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Which club is really the biggest in the midlands?

It's time that we settle this argument once and for all. Now with more data!

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"We finished above you."

That's what we Villa fans have heard a fair amount lately from chirping/bantering West Bromwich Albion and Leicester City fans. Birmingham City fans haven't had occasion to say it since 2003, but bless their hearts I'm sure they'd use that line if they could. For West Brom fans, it's actually fairly understandable. In three of the last four seasons the Baggies did finish above a very woeful Aston Villa.

But I always get a bit miffed at this line of thinking, because it usually accompanies the "which club is bigger/better" argument that I find myself in so often. (I have no one to blame but myself for being in that argument as there are few things I love more than stirring the pot of Baggies and Foxes fans.) And if we're trying to figure out which club is bigger (we aren't, we're pissing into the wind of dumb internet arguments, but let's set that minor fact aside), shouldn't we have a longer view of history than "we finished three points ahead of you last year" (looking at you, Leicester fans)?

So I did what I do when I'm confronted by senseless arguments: I turned to the data. I compiled the relative finishing positions of the four big midlands teams (braces for hatred from those teams not included) for their entire history. The teams chosen were: Aston Villa, West Bromwich Albion, Leicester City, and Birmingham City. You can see all of the results in a spreadsheet here.

But let me just distill things a bit for you:

  • Leicester fans, crowing so recently about finishing above Aston Villa in their return to the Premier League from the Championship, have a lot to be proud of. The Foxes have finished above Villa twenty-three times!
  • West Brom, too, should be proud. In thirty-two seasons they bested the great claret and blues.
  • And even Birmingham City have done well on occasion, finishing better than Villa in eighteen seasons.
  • There's just one problem: Aston Villa have finished above Foxes eighty-seven times, West Brom eighty-four, and Birmingham City an astonishing ninety-four times.
  • Even if we confine ourselves to the twenty-three seasons of the Premier League era Aston Villa have finished top of the four teams nineteen times, seeing West Brom finish ahead of them three times, and Birmingham and Foxes once.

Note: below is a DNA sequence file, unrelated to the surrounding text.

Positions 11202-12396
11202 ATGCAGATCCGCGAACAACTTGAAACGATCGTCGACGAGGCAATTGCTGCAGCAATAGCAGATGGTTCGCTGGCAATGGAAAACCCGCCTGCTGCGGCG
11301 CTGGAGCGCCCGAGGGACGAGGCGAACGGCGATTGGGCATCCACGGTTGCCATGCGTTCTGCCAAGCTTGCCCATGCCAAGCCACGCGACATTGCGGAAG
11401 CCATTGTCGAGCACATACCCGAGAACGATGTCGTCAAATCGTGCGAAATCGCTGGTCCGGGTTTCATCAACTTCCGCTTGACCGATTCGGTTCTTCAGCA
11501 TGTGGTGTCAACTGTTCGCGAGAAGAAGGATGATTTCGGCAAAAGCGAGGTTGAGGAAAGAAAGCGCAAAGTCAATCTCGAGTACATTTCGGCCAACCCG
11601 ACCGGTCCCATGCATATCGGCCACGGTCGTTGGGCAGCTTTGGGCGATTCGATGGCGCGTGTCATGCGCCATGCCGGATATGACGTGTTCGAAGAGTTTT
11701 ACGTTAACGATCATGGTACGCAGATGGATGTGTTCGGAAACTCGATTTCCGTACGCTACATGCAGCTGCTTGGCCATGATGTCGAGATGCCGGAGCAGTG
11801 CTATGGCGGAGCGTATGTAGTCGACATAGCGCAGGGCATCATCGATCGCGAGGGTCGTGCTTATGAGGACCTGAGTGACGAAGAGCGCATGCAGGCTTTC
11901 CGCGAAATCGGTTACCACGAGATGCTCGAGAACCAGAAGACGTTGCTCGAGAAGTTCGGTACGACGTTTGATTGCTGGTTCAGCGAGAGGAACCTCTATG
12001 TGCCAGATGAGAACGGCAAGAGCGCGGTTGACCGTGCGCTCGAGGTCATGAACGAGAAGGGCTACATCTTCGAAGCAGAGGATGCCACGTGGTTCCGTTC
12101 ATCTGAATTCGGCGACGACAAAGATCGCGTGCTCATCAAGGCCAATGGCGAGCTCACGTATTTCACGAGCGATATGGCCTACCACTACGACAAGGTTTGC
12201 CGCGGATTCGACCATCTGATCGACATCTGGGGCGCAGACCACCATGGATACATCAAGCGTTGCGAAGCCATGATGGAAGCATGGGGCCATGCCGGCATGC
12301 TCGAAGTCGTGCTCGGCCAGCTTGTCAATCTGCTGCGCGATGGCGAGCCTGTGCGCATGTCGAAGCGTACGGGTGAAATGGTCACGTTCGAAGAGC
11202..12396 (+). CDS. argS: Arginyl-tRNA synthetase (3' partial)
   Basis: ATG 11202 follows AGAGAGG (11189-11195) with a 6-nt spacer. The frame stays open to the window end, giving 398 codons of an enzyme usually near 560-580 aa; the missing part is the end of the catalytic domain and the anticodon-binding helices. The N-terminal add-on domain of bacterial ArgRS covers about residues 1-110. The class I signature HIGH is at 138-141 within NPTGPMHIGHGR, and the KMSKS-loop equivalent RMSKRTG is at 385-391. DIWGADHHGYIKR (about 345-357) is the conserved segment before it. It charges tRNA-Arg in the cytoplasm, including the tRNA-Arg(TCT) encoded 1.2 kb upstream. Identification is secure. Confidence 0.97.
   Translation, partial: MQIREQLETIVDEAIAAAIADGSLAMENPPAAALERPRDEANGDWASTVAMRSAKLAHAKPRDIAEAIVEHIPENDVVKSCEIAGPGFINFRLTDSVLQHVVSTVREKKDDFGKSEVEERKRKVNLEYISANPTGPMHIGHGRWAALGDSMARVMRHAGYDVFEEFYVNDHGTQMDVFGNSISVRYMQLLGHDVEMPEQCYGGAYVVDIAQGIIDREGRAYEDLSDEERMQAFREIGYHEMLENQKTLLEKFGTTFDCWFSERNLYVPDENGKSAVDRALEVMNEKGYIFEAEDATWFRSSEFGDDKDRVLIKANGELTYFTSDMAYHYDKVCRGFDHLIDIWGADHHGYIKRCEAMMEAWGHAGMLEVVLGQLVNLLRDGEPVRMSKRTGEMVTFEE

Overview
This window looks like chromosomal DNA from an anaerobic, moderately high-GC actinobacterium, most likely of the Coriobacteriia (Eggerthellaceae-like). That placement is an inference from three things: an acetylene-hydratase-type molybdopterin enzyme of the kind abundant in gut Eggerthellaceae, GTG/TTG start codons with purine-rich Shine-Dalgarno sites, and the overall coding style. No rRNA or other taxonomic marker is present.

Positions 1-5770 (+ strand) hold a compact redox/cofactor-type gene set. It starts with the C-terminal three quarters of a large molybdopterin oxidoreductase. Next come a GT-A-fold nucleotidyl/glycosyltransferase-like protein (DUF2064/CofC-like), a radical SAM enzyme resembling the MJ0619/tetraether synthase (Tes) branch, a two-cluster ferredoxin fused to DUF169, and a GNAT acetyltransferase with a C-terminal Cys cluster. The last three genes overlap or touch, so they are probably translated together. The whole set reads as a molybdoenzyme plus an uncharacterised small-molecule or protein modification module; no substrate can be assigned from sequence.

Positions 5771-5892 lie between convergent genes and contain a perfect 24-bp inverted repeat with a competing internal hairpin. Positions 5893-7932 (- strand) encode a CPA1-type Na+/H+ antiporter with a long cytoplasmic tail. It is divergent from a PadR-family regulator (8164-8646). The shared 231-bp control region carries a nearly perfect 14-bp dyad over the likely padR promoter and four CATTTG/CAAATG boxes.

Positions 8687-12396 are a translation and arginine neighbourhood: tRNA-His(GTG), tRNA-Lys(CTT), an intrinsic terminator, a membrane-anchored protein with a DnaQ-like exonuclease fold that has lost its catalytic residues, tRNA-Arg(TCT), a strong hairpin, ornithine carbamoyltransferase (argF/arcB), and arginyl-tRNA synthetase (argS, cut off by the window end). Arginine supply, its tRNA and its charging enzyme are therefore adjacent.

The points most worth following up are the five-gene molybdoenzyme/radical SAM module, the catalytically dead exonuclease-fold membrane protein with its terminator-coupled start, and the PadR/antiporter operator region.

Pretty much any way you slice the data, Aston Villa are far and away the most successful of the four clubs. You might have a different argument if you wanted to look at the time between the 1952-53 and the 1978-79 seasons, inclusive, but that would be dumb and no one would do that.

So we're all clear that Villa are the biggest club in the midlands so long as we take "biggest" to mean "best" or "most successful." But how do the others shake out? I was set on this entire track by a tweet from a Leicester fan welcoming Yohan Benalouane to "the biggest club in the midlands." After I got over the preposterous ideas that 1) Leicester would claim that and 2) anyone would use that as a boast when welcoming a new player, I found myself thinking "I don't even think they're the second biggest club in the midlands!"

Since I had this table all worked out, I decided to do a totally arbitrary table of midlands clubs based on finishes since the 1894-95 season (the first in which all four teams competed in the Football League or Premier League). I assigned a first-place finish among the four clubs 4 points, a second-place finish 3, and so on. When I tallied the results, you won't be surprised to hear that Aston Villa came out on top with 368 points (out of a possible 440).

Here's the whole table:


It turns out that Leicester City are not only not the biggest club in the midlands, they aren't even the second- or third-biggest! They could conceivably, however, tie Birmingham this season if they can finish top of the group.

So now that this has been scientifically and rigorously proved* we can finally set aside the argument of which club is biggest. It's Aston Villa. As should have been obvious to everyone.

*Note: Proof is neither scientific nor rigorous. It is, however, fairly compelling.